The internet is full of blog posts on how to be a “good blogger”. How to perfect SEO; how to maximise your reach; how to use social media to introduce your blog to more people. There are a few posts about how to be a nice blogger – but, if the current state of the blogging community is anything to go by, the message just isn’t getting through.
At times, I love the blogging community. I love the appreciation and love shown during awards season – bloggers nominating each other for fantastic accolades; supporting each other and asking people to vote for their blogging buddies (I can’t let this opportunity pass without doing the same; please vote for the fantastic Beauty, Baby and Me in the MAD Blog Awards!)
With that said, on the occasions I have considered throwing in the towel with my blog, certain parts of the blogging community have been the driving force behind that. I love writing my blog. I’ve been writing it for two and a half years now, even if I’ve only really been making a concerted effort to put it out there since September. In that time I’ve joined Facebook groups, signed up to linkies, joined in with Twitter chats, and found such a fantastic community that I feel so lucky to be a part of… most of the time.
Rather than focus on the negatives, however, I’m going to turn it into a positive. Here’s my list of top tips to be a nice blogger.
- Remember that blogging isn’t a competition. Yes, there are blogging awards, but these are about rewarding excellence. It’s not saying “These are the only blogs worth reading and if you’re not on the list, you shouldn’t bother”. Blogging awards season tends to breed a lot of contempt, especially when bloggers start canvassing their “real-life” friends and family for support. Practice your “Leonardo DiCaprio at every Oscars except the last one” face, show your support for your fellow bloggers, and tell yourself that next year is your year.
- If you join a linky, play by the rules. There’s nothing worse than a blogger who joins a linky, gets loads of comments – and then buggers off into the ether, never to be seen again. If you join up to a linky, follow the rules. If it says comment on one post, comment on at least one. If it says comment on four, comment on at least four. If it says comment on every single post, then you jolly well should comment on every single post. No-one is forcing you to link up – if you’re doing it of your own free will, you need to follow the rules like everyone else. If you want to be a Super Nice Blogger, try to comment on double the amount of posts the host asks you to – or even more!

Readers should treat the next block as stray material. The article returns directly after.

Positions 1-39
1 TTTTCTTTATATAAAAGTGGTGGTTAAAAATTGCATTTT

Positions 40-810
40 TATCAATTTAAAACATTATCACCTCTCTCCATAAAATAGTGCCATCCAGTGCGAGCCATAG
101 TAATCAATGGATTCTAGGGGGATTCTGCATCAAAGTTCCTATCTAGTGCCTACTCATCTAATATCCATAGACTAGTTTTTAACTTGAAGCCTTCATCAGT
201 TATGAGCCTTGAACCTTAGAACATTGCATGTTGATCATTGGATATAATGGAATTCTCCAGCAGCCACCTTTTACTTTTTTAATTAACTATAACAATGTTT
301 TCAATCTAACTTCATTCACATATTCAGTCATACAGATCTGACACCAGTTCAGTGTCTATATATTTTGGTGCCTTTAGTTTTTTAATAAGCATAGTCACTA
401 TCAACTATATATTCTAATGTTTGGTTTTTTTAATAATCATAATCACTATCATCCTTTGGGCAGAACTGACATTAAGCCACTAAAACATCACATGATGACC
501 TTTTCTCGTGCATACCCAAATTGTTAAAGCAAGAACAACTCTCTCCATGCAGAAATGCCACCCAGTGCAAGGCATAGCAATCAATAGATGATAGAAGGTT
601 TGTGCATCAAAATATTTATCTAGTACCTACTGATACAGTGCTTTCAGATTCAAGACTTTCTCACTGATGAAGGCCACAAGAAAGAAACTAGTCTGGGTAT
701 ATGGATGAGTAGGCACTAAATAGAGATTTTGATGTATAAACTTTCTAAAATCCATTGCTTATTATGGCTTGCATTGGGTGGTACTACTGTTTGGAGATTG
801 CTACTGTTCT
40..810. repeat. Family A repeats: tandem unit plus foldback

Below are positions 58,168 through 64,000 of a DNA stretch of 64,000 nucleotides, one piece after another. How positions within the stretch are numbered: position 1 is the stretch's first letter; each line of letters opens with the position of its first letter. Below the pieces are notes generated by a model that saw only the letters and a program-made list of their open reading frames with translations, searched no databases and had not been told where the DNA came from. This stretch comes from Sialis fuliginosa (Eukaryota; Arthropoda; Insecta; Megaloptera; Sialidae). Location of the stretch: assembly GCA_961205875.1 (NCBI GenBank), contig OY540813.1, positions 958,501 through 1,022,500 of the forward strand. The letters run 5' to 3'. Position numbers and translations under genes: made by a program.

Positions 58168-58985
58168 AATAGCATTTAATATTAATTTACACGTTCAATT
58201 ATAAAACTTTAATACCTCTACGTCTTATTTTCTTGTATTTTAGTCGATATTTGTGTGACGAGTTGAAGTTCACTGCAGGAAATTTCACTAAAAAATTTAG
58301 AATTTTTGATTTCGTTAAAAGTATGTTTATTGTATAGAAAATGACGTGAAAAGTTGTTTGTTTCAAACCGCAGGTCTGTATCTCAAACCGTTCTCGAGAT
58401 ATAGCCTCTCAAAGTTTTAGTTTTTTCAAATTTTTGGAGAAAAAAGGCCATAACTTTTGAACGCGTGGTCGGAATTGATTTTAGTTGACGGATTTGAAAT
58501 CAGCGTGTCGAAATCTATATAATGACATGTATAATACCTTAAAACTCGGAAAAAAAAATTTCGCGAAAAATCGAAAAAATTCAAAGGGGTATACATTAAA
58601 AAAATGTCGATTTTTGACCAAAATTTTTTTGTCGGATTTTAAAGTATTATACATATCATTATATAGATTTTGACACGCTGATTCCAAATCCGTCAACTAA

- Don’t disparage other bloggers. I used to be guilty of this – not outright, but I’d often say “Oh no, I’m not one of those bloggers, doing it for all the free stuff”. Some people use blogging to pay the bills, and that’s fine. Some people don’t do any reviews, and that’s fine too. Most of us fall somewhere in the middle; blogging mostly about our life, but with some reviews and opportunities thrown in. No-one is “doing it wrong” – there’s no such thing when it comes to blogging.
- Don’t exclude other bloggers. The blogging community is mostly very inclusive, but there are some definite cliques, and if your face doesn’t fit, you’re not getting in. Having blogging friendships is great – I feel very lucky to count some lovely bloggers among my friends – but when you start treating people outside your clique like they’re not worth your time, that’s when it’s all gone a little bit playground.
- Don’t copy other blogs. This is a MAJOR no-no. This doesn’t just make you a not-very-nice blogger – it makes you a Really Really Bad blogger. Every person has their own unique voice and their own story to tell – why would you steal someone else’s?
- Don’t be quick to accuse others of copying your blog. So you’ve done a post about How To Be A Nice Blogger. And you’re just cruising the blogosphere, and you see that I’ve written a post called How To Be A Nice Blogger. I understand that your immediate reaction would be “CALL THE INTERNET POLICE! SOMEONE STOLE MY BLOG!”, but slow your ropes there. Lots of us will have similar experiences, and will blog about those experiences. It doesn’t mean they’ve copied you. It doesn’t mean they’ll steal all your readers. Your readers love you for what makes you unique – if someone really has copied your blog post, people will see them for the copycat they are. If they haven’t copied you, and you accuse them, you’ll be left with egg on your face.
- Nobody likes an Unfollower. There’s something exciting about watching your social media following grow. It extends your reach and expands your blogging community. It’s polite, when a blogger follows you, to follow them back and check out their blog. If a blogger follows me, I will follow them back and try my best to interact with them. So it’s so irritating when I go through my “Followed” list, and see that bloggers have followed me, waited for me to follow back – and then unfollowed. It seems to be all about making sure their Followers outnumber their Following – but let’s be perfectly honest, it’s just sad. The most shocking thing? Some of the biggest names in the UK parenting blogging community are very guilty of this.
So there we are. It’s not difficult. It’s not rocket science. Really, it’s just basic common sense and being a nice person. Most bloggers are lovely, and already fall into the bracket of Very Nice Blogger – but the blogging community definitely has a mean side, and it ruins the enjoyment for everyone else.
So, newbie bloggers – or anyone who’s recognised some not-so-nice blogging traits in themselves – follow these tips, and you’ll find yourself a part of a lovely blogging community in no time!